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Rickford in hot seat over Northern pro-development stance

Neskantaga, Eabemetoong want more discussion, greater say on Ring of Fire process
Ring of Fire rail 1

Greg Rickford took considerable heat from leaders of two remote First Nation communities that feel they’ve been left out of the loop in discussions to industrialize the Far North.

At a Nov.21 assembly of Ontario Chiefs, Neskantaga’s Wayne Moonias and Eabemetoong’s Elizabeth Atlookan scolded the minister of energy, mines, northern development and Indigenous affairs for isolating them from talks surrounding the construction of roads into the Ring of Fire.

Rickford’s remarks about building a “corridor for prosperity” with road and hydro corridors to spin off regional economic development opportunities raised the anger of Atlookan, who felt the government isn’t taking into account her community’s concerns about the impact of mining on the land.

“You can’t say here it’s not about the Ring of Fire. Ultimately, that’s what this (north-south) road is all about,” she said.

”It’s not so much about us. It’s about prosperity. You’re cutting red tape so you can move this along real quickly.”

The communities are two of the five First Nations closest to the mineral deposits in the James Bay region. They are part of the nine member communities in the Matawa First Nations tribal council.

The two chiefs accused Rickford of repeatedly dodging them and being uncommunicative since the June provincial election. They claim his staff are meeting only with those communities that support natural resource development.

The Ford government appears to be following the same track as the previous Wynne government, which mothballed the Regional Framework Agreement negotiations, started in 2014, to focus on making headway on the access roads by working with more development-ready communities.

Two Ring of Fire-area First Nations, Webequie and Marten Falls, have approved road planning and environmental assessments on their traditional lands, that will support mining operations, as an avenue to lift their communities out of poverty and isolation.

In referencing Eabemetoong’s Supreme Court duty-to-consult victory against Ontario for a wrongly issued exploration permit to Landore Resources, Atlookan questioned how the government can be expected to advance a major industrial project without achieving consensus.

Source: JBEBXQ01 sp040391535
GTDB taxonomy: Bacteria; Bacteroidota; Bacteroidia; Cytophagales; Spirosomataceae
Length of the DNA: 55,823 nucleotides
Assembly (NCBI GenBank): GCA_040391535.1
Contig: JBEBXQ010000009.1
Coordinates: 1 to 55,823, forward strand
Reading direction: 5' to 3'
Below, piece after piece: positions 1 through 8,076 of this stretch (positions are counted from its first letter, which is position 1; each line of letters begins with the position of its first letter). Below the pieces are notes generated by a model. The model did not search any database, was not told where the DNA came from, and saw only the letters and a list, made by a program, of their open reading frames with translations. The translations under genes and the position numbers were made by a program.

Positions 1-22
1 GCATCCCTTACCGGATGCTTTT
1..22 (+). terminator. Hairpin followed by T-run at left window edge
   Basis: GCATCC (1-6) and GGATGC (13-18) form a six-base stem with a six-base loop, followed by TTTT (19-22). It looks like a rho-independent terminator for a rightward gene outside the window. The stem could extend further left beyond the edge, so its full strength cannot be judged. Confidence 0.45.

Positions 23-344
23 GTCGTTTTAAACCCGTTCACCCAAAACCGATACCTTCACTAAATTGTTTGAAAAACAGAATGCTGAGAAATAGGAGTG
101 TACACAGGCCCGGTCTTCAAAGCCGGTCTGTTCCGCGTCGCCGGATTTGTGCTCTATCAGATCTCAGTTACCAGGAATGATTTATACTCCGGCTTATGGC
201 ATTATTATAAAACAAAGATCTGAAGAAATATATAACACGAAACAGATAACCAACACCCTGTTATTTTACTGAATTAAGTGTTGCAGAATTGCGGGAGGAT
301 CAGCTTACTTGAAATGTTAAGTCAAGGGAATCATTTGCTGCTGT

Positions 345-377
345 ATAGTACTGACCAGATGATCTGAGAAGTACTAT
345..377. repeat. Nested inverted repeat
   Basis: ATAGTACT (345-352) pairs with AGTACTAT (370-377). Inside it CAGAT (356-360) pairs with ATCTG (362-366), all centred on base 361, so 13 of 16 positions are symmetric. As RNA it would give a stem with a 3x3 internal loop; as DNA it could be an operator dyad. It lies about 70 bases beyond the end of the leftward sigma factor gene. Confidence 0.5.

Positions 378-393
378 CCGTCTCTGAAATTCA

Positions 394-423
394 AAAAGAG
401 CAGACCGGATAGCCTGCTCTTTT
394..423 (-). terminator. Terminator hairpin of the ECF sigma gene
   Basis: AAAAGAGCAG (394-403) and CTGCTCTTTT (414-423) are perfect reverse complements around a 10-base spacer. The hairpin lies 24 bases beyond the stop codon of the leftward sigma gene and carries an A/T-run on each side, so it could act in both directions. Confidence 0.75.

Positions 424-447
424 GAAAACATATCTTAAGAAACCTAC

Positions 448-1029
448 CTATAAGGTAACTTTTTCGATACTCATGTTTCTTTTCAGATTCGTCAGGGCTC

“It has to be a balanced approach, and I don’t think Eabametoong has ever said no to development,” she said. “Because two (First) Nations decide to build roads, you leave the rest of us out of the equation? I don’t think that’s fair.”

Rickford, who once worked as a nurse in the community, agreed with some of her comments, didn’t back down from the Ford government’s action-oriented approach to Far North development.

“I’m not going to apologize for the enthusiasm that our premier and this government has for creating opportunities in the North.”

Rickford said his job as cabinet minister is to “strike a balance” of different interests while acting for the good of the region and the province.

His focus is on identifying the more “pragmatic” infrastructure needs of each community and moving the process toward having individual First Nations or groups of communities work out agreements with resource companies.

“But I don’t think we’re there yet.”

In a stern lecture to Rickford, Moonias said for all the government’s pro-development talk, his community on the Attawapiskat River system has not been contacted to give consent to these natural resource projects.

He said the Regional Framework Agreement process they signed onto in 2014 ensured that their way of life, rights and interests on the land would be protected respectful dialogue “that’s not going to be rolled over for economic purposes.”

“We have not heard from the government that was recently elected if they have abandoned that process,” said Moonias.

“There’s an opportunity here to work on something that’s truly meaningful.”

Rickford responded the government is performing a review of the Regional Framework Agreement, but doesn’t think the three-year process has served all the participating Matawa communities well, since there’s no universal consensus on roads or development.

He further assured the chiefs his government pledges to work with First Nations as full partners on all major developments across the region and Ontario.